• please write well structured copyrights that I can parse! Rather than "Copyright The project authors" use "Copyright (c) YYYY-YYYY The project authors." eventually ending with "All rights reserved."

And also:

"Even if you assign your copyright somehow, you may in most case still be able to take that same private or relicense it under another license": Very interesting, as you say that's the main point (and most important part) of your answer. So would you mind detailing how?

In the majority of the cases you are never assigning all your copyright rights. You are instead granting an unlimited license to your contributions to the so called "assignee". Therefore you are still free to relicense as you please these parts.

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    First time I hear that the simple fact of owning a copyright (without having ever modified or even seen the thing) might send you to jail. – Nicolas Raoul Mar 3 '17 at 11:00
  • "Even if you assign your copyright somehow, you may in most case still be able to take that same private or relicense it under another license": Very interesting, as you say that's the main point (and most important part) of your answer. So would you mind detailing how? Thank you! – Nicolas Raoul Mar 3 '17 at 11:13
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    "if your project community does not trust you or you do not trust yourself... you have IMHO another issue to solve first!": My question is theoretical, I believe I have never suffered trust issues in my own projects. But I have definitely been on the other side, hesitating to use a project that looks great but might evolve to proprietary too easily. – Nicolas Raoul Mar 3 '17 at 11:16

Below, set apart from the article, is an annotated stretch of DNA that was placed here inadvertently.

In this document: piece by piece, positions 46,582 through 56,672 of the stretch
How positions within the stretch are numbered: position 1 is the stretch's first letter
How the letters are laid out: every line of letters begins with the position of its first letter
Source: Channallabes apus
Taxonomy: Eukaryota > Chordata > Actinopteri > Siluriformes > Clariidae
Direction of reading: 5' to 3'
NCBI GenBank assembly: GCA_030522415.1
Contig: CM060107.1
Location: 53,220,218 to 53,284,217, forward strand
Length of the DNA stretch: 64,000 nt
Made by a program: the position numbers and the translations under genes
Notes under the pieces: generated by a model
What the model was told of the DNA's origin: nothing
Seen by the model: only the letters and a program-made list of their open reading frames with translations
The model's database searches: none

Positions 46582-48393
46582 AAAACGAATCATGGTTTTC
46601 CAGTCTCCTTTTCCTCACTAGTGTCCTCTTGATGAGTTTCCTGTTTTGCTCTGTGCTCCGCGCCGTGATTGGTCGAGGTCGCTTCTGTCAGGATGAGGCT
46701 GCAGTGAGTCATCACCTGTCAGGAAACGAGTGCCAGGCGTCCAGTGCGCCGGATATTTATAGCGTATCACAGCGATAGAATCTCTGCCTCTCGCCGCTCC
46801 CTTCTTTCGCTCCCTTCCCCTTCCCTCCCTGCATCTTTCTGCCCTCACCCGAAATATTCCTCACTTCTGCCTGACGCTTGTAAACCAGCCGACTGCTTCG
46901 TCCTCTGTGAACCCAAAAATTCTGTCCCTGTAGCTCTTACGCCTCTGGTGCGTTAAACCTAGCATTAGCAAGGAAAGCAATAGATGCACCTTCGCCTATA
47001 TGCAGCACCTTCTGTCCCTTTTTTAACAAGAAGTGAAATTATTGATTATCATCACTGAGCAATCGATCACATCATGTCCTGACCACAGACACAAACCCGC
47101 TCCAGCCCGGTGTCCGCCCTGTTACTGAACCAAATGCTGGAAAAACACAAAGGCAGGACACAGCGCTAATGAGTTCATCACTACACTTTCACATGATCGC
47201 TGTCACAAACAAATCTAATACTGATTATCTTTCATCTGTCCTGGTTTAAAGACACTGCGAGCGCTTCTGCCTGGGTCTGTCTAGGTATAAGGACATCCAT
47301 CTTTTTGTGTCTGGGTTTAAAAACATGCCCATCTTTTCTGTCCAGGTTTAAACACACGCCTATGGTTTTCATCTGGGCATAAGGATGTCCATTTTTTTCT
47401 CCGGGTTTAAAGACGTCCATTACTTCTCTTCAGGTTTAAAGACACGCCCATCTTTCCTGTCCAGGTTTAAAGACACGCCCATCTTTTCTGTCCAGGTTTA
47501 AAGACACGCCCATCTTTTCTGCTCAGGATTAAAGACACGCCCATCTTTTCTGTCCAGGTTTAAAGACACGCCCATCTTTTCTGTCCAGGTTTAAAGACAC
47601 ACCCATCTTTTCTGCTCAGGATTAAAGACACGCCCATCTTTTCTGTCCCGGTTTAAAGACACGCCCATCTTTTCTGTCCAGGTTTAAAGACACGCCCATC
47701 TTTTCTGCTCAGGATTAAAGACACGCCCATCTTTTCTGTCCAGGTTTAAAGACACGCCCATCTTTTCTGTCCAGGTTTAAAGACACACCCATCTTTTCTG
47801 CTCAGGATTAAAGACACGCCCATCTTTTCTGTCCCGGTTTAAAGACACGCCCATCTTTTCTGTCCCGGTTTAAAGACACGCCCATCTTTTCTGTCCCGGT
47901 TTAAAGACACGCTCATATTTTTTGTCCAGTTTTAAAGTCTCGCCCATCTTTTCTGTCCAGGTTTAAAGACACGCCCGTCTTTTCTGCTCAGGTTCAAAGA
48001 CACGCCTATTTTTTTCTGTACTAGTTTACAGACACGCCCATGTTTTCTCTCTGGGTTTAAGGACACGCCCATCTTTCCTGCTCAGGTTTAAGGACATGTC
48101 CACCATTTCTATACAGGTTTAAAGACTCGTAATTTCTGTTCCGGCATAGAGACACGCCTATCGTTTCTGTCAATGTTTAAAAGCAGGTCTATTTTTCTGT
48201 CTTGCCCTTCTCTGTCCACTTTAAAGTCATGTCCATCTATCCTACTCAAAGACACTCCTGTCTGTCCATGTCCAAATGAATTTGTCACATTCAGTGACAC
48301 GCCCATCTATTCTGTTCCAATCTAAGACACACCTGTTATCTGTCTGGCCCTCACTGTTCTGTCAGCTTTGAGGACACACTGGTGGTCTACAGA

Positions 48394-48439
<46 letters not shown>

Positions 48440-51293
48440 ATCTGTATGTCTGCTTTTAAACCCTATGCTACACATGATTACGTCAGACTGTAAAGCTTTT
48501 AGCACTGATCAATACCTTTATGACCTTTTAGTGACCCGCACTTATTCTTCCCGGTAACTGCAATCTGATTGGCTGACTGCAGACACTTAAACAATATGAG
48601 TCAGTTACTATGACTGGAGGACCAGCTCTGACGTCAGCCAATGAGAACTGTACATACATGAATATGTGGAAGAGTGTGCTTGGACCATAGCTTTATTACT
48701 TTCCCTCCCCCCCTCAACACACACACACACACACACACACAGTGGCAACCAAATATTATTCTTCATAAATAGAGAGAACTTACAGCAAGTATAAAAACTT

• @NicolasRaoul answer updated – Philippe Ombredanne Mar 3 '17 at 13:12
  • Our lawyer friends seem to agree that if you only own the copyright "there would be no criminal or tort liability: law.stackexchange.com/questions/17633/… – Nicolas Raoul Mar 10 '17 at 2:57
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Even if it was considered OK to assign your copyright to someone else without their permission (in the US, it might be, but I'm pretty sure it's not OK in some other jurisdictions), then by doing so, you lose the rights to license your code to the general public. That would be the job of the foundation you assigned the copyright to to do so.

You have another solution: create a foundation / organization specific to your software and assign your copyright to it; state in its statutes what rules about licensing it must respect, and make sure that sufficiently many of your users / co-developers are members of this organization.